6) The Mylène and Rosanne Award for Most Memorable Staging
Team Wiwi never saw a Eurovision stage redesigned as a locker room until we saw the Dutch cheerleaders! That certainly kept them on our minds when we were casting our votes! Who took advantage of every square meter of the stage to deliver a memorable performance?
This poll is now closed. Results coming soon!
7) The Compass Band Award for Biggest Surprise
In 2012 we were in shock as we watched the nations announce their points — we would never have thought aspiring indie hipsters Compass Band would have wowed the jury and televoters to a third place finish. This award is dedicated to the boy or girl who taught us never to count anyone out at Junior Eurovision. Who surprised you the most?
8) The Malin Award for Best Dancers
Backing dancers are one way to enhance a stage show, especially for club numbers, which can be confusing without them. Malin, from Norway, spiced up her song with some adorable little tumblers. The dancers in a performance never seem to get enough credit, so this award goes to the best backing dancers. Now the question is, who are the best backing dancers?
9) The Ksenia Sitnik Award for Entry Most Fitting for a Junior Contest
While mature songs break up the monotony of things, we love it when the kids retain that junior spirit. Tiny Ksenia rocked her jumpy song, “My vmeste” in a pink tutu, lopsided pigtails, and pink cap. She wasn’t about to put on a mature performance. This award is for the singer whose song and performance were the most child-friendly and innocent. Who did that best?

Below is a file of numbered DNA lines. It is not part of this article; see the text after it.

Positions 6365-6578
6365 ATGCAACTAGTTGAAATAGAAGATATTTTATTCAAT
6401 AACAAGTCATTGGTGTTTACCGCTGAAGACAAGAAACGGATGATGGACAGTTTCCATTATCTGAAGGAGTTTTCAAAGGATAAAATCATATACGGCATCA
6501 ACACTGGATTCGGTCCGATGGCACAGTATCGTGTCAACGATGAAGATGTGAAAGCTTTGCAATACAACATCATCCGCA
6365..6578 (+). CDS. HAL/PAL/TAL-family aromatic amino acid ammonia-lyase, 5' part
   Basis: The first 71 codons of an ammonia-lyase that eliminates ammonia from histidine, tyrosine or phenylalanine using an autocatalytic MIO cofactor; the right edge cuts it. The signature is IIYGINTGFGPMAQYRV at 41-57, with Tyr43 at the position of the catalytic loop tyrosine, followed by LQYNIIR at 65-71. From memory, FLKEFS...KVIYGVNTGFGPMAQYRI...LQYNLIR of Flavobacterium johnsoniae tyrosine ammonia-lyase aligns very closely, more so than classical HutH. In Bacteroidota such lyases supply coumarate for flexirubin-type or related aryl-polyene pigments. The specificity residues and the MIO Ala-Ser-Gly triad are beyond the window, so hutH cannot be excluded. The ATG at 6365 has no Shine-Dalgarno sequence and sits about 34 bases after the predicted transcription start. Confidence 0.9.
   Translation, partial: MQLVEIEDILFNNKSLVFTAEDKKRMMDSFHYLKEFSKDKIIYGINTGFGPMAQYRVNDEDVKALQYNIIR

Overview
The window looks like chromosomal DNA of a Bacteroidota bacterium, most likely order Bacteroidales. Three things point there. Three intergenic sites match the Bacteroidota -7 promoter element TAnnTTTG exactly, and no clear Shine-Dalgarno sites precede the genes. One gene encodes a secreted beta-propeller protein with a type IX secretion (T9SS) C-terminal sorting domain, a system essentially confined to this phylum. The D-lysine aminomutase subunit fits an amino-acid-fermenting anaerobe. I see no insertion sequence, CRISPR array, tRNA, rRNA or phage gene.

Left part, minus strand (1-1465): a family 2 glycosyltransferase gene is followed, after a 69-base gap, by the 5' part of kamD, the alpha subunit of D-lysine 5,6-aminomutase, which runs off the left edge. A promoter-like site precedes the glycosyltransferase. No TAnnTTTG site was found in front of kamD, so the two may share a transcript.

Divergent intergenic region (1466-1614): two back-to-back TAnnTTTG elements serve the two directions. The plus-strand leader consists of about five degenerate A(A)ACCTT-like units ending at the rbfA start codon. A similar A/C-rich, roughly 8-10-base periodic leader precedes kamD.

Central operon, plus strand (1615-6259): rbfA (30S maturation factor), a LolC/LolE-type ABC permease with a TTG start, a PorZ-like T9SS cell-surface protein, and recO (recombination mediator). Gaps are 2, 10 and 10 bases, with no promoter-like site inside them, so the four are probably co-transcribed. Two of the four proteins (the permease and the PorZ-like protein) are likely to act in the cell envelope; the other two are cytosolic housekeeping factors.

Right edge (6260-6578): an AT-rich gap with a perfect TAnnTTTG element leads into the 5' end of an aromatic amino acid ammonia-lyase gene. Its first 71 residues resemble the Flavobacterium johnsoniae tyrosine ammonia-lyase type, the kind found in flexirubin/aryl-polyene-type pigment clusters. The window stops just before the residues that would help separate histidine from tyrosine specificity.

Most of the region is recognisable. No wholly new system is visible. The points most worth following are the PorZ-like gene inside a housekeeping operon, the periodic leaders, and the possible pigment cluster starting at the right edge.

10) The Tolmachevy Sisters Award for Most Likely to go to Eurovision
Just like the Tolmachevy Sisters (who placed seventh in this year’s adult contest), we want to see some of these kids continue their music careers into adulthood, and maybe even sing at the grown-up Eurovision. With so many mature songs this year, we want to ask: who was most fitting for the adult contest?
Please note: We are aware that Anita from the Peppermints is going to Eurovision. Who ELSE do you think deserves to go? We will honor both Anita AND someone else.
11) The Congeniality Award (Wiwi Jury to decide)
The Eurovision Song Contest was founded to bring Europe together following the carnage of World War II. This award honours the contestant whose press conferences and off-stage appearances did the most to honour the Eurovision tradition of peace and camraderie. We will be deciding the winner ourselves based on our interactions with them in Malta, but you can see our interviews with the contestants here!
12) The Rustam and Monica Spirit of JESC Award
Last year, Armenian contestant Monica and Azerbaijani contestant Rustam had quite the dance-off, and they had lots of fun doing it. The kids just wanted to dance, and didn’t take notice that their countries are sworn enemies. This award is for the kids who invoke the spirit of Junior Eurovision and seemed to have fun during their week at the contest, rather than stressing about a win.